Singer of ‘Three Bells’ and other coun­try hits

Los Angeles Times - - THE STATE - By David Colker david.colker@la­times.com Twit­ter: @david­colker

Coun­try mu­sic sib­ling act the Browns, which had some mild hits in the 1950s, were about to give up on the mu­sic busi­ness when leg­endary mu­si­cian/pro­ducer Chet Atkins per­suaded the trio to give it one more try.

So, the Browns — Jim Ed, Max­ine and Bon­nie — went into a record­ing stu­dio in 1959 to sing “The Three Bells,” based on a French-lan­guage song. When they were done, Atkins said: “You kids may think you’re about to re­tire, but I think you’ve just recorded the big­gest song we’ve ever done.”

“The Three Bells” not only topped the Bill­board coun­try chart for 10 weeks, but it also crossed over to be the No. 1 pop song for a month.

Jim Ed Brown, 81, who was a sta­ple of the Grand Ole Opry for more than 50 years and had nu­mer­ous ad­di­tional hits with his sis­ters and as a solo act, died Thurs­day at the Wil­liamson Med­i­cal Cen­ter in Franklin, Tenn.

The cause of death was can­cer, ac­cord­ing to a state­ment from the Grand Ole Opry. Last year Brown dis­closed he was be­ing treated for lung can­cer.

He and his sis­ters are sched­uled to be in­ducted in the Coun­try Mu­sic Hall of Fame in Oc­to­ber, but this month, Hall of Fame of­fi­cials vis­ited him in his hos­pi­tal room to present the medal­lion sig­ni­fy­ing his membership in the Nashville in­sti­tu­tion. “It was a sur­prise,” said Brown’s pub­li­cist, Martha Moore. “There was lots of tears.”

“The Three Bells” tells the story of a char­ac­ter named Jimmy Brown. All the chapel bells were ring­ing In the lit­tle val­ley town And the songs that they were singing Was for baby Jimmy Brown But the name in the song about three events in a man’s life — birth, mar­riage, death — was a co­in­ci­dence. “The Three Bells,” by Jean Vil­lard Giles and Bert Re­is­feld, was recorded by sev­eral other artists, in­clud­ing the An­drews Sis­ters, Roy Or­bi­son, Ray Charles and Alison Krauss. Still, the Browns had the hit.

“It was sib­ling har­mony, a sound that was very pleas­ing,” Brown said of the group ear­lier this year in an in­ter­view with Peter Cooper of the Hall of Fame.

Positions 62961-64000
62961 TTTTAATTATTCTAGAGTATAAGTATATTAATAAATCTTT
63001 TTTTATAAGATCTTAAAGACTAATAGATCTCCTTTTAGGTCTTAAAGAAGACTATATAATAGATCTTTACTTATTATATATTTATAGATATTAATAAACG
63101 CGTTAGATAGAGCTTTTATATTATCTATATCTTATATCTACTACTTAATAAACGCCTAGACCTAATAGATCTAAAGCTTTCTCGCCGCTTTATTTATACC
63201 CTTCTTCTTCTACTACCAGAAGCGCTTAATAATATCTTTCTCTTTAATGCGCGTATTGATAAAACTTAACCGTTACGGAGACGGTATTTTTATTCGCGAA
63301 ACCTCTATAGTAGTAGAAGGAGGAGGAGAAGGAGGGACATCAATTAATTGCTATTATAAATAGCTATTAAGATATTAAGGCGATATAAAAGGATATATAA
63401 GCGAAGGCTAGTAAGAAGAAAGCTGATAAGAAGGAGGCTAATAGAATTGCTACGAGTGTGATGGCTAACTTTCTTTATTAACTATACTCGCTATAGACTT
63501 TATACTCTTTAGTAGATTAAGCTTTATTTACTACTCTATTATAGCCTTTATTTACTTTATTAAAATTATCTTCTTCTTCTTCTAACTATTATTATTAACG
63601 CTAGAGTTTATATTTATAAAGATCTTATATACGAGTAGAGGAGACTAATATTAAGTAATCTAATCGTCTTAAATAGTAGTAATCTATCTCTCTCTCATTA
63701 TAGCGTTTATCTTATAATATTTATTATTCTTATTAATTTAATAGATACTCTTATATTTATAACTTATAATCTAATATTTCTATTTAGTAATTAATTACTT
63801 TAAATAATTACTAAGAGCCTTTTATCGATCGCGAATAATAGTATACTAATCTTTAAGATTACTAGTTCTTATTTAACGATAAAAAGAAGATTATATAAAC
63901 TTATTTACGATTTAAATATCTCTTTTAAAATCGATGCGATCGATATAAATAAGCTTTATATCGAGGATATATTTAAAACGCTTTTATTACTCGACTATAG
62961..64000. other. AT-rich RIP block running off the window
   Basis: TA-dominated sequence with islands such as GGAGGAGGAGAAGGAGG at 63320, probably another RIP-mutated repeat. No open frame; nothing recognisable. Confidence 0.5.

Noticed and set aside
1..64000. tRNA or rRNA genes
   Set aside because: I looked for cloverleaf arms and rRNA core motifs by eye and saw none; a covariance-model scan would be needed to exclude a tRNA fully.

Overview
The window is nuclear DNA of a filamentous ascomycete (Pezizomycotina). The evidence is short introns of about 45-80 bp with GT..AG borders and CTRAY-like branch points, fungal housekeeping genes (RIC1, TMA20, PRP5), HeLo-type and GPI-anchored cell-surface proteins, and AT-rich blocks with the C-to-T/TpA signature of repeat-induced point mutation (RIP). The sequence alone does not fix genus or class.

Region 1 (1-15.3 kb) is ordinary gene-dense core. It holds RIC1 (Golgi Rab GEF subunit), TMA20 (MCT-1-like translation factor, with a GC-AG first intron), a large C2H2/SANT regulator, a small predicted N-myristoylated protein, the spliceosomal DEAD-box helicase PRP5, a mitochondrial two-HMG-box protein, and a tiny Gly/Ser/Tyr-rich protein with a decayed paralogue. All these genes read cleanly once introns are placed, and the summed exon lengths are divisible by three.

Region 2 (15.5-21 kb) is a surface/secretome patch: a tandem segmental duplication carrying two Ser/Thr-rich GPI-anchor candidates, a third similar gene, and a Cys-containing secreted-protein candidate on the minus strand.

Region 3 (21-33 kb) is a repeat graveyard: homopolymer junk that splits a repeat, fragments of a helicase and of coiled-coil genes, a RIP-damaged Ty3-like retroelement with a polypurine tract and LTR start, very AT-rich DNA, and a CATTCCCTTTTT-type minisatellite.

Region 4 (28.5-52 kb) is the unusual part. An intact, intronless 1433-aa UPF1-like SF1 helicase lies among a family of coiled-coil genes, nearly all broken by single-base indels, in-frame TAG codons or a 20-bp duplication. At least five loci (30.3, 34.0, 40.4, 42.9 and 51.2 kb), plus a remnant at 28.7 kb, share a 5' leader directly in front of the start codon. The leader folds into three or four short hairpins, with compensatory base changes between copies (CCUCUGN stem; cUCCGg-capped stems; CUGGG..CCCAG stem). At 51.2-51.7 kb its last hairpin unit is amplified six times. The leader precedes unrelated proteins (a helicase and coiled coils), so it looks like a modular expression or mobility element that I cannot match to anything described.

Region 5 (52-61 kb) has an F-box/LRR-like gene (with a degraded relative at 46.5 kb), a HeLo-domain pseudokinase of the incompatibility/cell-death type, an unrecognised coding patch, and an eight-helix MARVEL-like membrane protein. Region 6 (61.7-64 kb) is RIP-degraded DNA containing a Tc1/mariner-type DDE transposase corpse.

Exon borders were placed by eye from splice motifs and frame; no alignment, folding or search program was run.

“I’ve never heard any­body that could come close to that par­tic­u­lar sound. It couldn’t be im­i­tated.”

Their har­monies lent them­selves well to other songs with sen­ti­men­tal themes, in­clud­ing “The Old Lamp­lighter,” “Scar­let Rib­bons” and “Send Me the Pil­low You Dream On,” though the Browns never had a hit as big as “The Three Bells.”

Although they en­dured crit­i­cism from some in the coun­try and west­ern com­mu­nity for hav­ing a cross­over sound, they were popular on the Grand Ole Opry show from 1963 un­til the group dis­solved in 1967.

Jim Ed Brown con­tin­ued as a solo artist, get­ting a top 10 coun­try hit with “Pop a Top” (re­fer­ring to open­ing a can of beer). And be­gin­ning in 1976, he had sev­eral hits singing duets with He­len Cor­nelius.

James Ed­ward Brown was born April 1, 1934, in Spark­man, Ark., and grew up on a nearby farm with­out elec- tric­ity or run­ning wa­ter. Through lis­ten­ing to the Grand Ole Opry on a bat­tery-pow­ered ra­dio, he be­came good at mim­ick­ing some of the show reg­u­lars. This led to ap­pear­ances on a lo­cal ra­dio show that even­tu­ally show­cased him and his sis­ters as an act.

The longevity of his ca­reer was bol­stered by his ge­nial na­ture as a TV host on ca­ble and syn­di­cated shows such as “Nashville on the Road,” “You Can Be a Star” and “Go­ing Our Way,” co-hosted with his wife, Becky.

In ad­di­tion to his wife, he is sur­vived by daugh­ter Kim Cor­win; son James Ed­ward Brown Jr.; sis­ters Max­ine Brown Rus­sell and Bon­nie Brown Ring; and five grand­chil­dren.

Rick Di­a­mond

A STA­PLE OF THE GRAND OLE OPRY Jim Ed Brown and his two sis­ters formed the trio the Browns. They

are to be in­ducted in the Coun­try Mu­sic Hall of Fame in Oc­to­ber.

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